World-recognised eye doctor pioneers technique to treat curable blindness, returning sight to country’s poor.
Just next to Nepal’s Mayadevi temple where Buddha was born more than 2,600 years ago, hundreds of people line up outside a makeshift hospital on a recent hazy day, hoping their fading eyesight can be restored.
A day later, the saffron-robed Buddhist monks, old farmers and housewives are able to see the world again because the nation’s renowned eye surgeon Dr Sanduk Ruit was there with his innovative and inexpensive cataract surgery that has earned him many awards.
At the visitor centre turned into temporary eye hospital in Lumbini, located 288 kilometres (180 miles) southwest of Nepal’s capital Kathmandu, the assembly-line surgery has made it possible for nearly 400 patients to get Ruit’s surgery in just three days.
“The whole objective, aim and my passion and love is to see there remain no people with unnecessary blindness in this part of the world,” said Ruit, also known as Nepal’s “God of Sight”.
“It is important that the people do receive equitable service and not that haves receive and have-nots don’t receive it. I want to make sure that everybody receives it.”
Many people in Nepal, most of them poor, have benefitted from Ruit’s Tilganga Institute of Ophthalmology in Kathmandu. He regularly visits remote villages high in the mountains and lowlands of the Himalayan nation, taking with him a team of experts and equipment bringing surgery to their villages.
Ruit has already performed about130,000 cataract surgeries and is now aiming to expand his work, taking it to as many countries as possible through a foundation he has formed with a British philanthropist Tej Kohli which is aiming to complete 500,000 surgeries in the next five years.
Ruit said the idea of the Tej Kohli Ruit Foundation is to make cataract surgeries in Nepal affordable and accessible to all.
“We will scale it up globally to other parts of the world where it is needed,” he said.
Ruit began his work in 1984 when the surgery was done by removing the entire cloudy cataract and giving thick glasses. He found that most people would not wear these glasses and chances of complication were very high.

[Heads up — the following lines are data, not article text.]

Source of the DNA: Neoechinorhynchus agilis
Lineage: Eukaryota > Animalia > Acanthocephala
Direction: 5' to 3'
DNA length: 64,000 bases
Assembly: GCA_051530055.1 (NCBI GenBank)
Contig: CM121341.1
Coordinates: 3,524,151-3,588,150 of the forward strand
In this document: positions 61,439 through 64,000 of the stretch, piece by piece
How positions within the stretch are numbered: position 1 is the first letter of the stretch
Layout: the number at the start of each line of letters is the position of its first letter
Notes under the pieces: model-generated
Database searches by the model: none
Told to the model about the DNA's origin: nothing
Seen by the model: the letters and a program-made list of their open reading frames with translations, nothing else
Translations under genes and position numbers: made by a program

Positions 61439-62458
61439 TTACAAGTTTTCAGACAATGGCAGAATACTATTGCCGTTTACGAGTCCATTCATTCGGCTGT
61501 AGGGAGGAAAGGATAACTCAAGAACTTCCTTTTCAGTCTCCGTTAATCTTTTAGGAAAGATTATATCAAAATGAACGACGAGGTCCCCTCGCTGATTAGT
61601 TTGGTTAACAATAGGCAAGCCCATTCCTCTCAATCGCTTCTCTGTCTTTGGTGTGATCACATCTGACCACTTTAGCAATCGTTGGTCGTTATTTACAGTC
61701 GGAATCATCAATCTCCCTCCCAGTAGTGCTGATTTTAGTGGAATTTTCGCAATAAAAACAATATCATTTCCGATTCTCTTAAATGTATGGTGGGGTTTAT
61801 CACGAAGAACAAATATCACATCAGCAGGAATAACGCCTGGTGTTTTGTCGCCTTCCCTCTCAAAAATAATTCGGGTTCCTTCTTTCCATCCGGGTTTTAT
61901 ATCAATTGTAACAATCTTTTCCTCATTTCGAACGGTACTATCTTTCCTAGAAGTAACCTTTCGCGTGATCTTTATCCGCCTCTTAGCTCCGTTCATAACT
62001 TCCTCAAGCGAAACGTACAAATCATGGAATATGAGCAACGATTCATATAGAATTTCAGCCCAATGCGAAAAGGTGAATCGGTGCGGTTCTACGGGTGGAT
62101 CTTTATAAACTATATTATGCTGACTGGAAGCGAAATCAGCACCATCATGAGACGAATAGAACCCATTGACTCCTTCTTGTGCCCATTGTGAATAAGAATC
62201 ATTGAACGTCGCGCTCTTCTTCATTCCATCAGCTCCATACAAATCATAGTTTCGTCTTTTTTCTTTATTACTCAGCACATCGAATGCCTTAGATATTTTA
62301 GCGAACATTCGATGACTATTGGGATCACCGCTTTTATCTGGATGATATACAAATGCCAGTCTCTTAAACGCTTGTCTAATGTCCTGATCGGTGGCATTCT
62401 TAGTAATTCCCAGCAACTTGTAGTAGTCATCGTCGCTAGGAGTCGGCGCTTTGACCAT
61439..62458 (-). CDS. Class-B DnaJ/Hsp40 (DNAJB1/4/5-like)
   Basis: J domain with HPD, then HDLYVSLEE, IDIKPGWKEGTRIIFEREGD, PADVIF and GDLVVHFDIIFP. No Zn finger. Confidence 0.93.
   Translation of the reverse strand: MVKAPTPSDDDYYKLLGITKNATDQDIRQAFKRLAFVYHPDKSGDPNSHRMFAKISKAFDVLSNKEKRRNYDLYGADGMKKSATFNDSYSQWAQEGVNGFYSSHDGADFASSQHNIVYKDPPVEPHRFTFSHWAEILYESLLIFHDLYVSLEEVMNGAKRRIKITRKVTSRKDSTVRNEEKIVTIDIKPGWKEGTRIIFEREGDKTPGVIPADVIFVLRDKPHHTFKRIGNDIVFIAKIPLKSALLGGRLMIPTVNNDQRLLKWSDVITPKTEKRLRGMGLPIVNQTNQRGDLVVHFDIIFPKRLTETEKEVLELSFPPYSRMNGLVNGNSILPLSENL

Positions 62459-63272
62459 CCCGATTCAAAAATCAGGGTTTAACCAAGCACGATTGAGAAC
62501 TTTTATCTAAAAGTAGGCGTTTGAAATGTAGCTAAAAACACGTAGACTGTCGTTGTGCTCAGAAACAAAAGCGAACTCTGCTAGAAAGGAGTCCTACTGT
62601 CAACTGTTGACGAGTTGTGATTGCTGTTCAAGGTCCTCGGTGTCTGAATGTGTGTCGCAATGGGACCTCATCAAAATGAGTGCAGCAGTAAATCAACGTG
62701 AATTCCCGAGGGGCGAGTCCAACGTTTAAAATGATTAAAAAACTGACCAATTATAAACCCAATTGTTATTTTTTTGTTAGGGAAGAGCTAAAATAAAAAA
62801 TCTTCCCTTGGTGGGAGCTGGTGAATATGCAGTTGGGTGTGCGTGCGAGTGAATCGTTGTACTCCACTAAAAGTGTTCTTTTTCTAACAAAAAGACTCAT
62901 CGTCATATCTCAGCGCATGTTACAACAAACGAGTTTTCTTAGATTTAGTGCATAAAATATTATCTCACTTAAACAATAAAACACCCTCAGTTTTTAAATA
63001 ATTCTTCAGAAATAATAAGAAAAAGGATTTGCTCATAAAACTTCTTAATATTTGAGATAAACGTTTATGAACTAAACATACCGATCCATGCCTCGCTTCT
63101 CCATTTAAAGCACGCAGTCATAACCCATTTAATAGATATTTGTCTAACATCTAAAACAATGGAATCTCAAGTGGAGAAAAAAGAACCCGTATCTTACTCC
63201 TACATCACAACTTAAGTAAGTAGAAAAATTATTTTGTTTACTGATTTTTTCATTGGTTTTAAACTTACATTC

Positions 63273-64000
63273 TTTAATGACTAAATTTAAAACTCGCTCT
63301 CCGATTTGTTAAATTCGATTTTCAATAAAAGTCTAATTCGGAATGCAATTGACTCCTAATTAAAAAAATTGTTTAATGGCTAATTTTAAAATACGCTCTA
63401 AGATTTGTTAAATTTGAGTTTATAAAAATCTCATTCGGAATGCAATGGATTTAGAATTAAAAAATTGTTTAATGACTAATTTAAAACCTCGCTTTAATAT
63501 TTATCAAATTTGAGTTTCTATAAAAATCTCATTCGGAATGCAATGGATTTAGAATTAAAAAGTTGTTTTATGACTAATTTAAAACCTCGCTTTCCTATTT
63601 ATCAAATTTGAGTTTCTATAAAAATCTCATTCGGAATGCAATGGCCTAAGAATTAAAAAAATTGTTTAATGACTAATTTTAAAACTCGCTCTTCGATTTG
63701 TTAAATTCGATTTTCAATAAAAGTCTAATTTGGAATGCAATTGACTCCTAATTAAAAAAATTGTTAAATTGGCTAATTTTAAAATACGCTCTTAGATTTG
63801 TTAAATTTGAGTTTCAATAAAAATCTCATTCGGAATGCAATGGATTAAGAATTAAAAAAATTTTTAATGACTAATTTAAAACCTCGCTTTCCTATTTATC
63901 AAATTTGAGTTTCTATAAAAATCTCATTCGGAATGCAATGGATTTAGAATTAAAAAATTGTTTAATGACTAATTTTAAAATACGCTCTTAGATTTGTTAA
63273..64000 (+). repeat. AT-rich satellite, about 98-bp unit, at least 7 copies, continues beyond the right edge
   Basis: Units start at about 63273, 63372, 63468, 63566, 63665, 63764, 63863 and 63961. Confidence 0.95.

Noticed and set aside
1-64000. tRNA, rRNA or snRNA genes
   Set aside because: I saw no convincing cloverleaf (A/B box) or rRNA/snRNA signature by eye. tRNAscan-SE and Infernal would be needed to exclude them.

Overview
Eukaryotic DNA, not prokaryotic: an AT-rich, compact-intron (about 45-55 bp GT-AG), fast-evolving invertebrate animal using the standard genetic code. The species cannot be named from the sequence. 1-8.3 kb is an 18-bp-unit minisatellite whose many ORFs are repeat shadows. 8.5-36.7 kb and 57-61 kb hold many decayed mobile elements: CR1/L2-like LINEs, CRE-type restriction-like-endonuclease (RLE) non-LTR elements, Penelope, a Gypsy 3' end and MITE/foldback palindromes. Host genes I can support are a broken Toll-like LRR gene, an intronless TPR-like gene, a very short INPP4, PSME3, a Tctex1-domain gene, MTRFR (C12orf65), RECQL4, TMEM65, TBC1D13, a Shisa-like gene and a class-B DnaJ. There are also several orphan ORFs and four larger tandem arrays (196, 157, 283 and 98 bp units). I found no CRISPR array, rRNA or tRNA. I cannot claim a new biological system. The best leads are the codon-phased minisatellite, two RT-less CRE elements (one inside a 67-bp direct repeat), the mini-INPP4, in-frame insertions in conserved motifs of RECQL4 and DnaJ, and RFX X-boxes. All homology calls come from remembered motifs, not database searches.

So he pioneered a simple technique where he removes the cataract without stitches through small incisions and replaces them with a low-cost artificial lens.
Ruit’s average surgery costs about $100. It is free for those who cannot afford it. Patients rarely have to spend the night at the hospital.
Nepal has a limited number of hospitals and health workers, and services are out of reach for most people.
Cataracts, which form a white film that cloud the eye’s natural lens, commonly occur in older people but also sometimes affect children or young adults. The condition first causes vision to blur or become foggy because the eye is unable to focus properly.
As the cataract grows and matures, it can eventually block out all light. Exposure to harsh ultraviolet radiation, especially at high altitudes as in Nepal, is a huge risk factor.
At the surgery camps in Lumbini, patients and family were all praise for the doctor.
Bhola Chai, a 58-year-old office worker, who had to retire because of his fading vision, was thrilled he could finally see again. “This surgery has changed my life,” he said.
Others who have already benefitted from Ruit’s cataract surgery likened him to a god.
“The doctor is just not god-sent but he is a god for me who has given me a new life,” said Satindra Nath Tripathi, a farmer who benefitted from the surgery. “My world was completely dark but now I have new life and new sight.”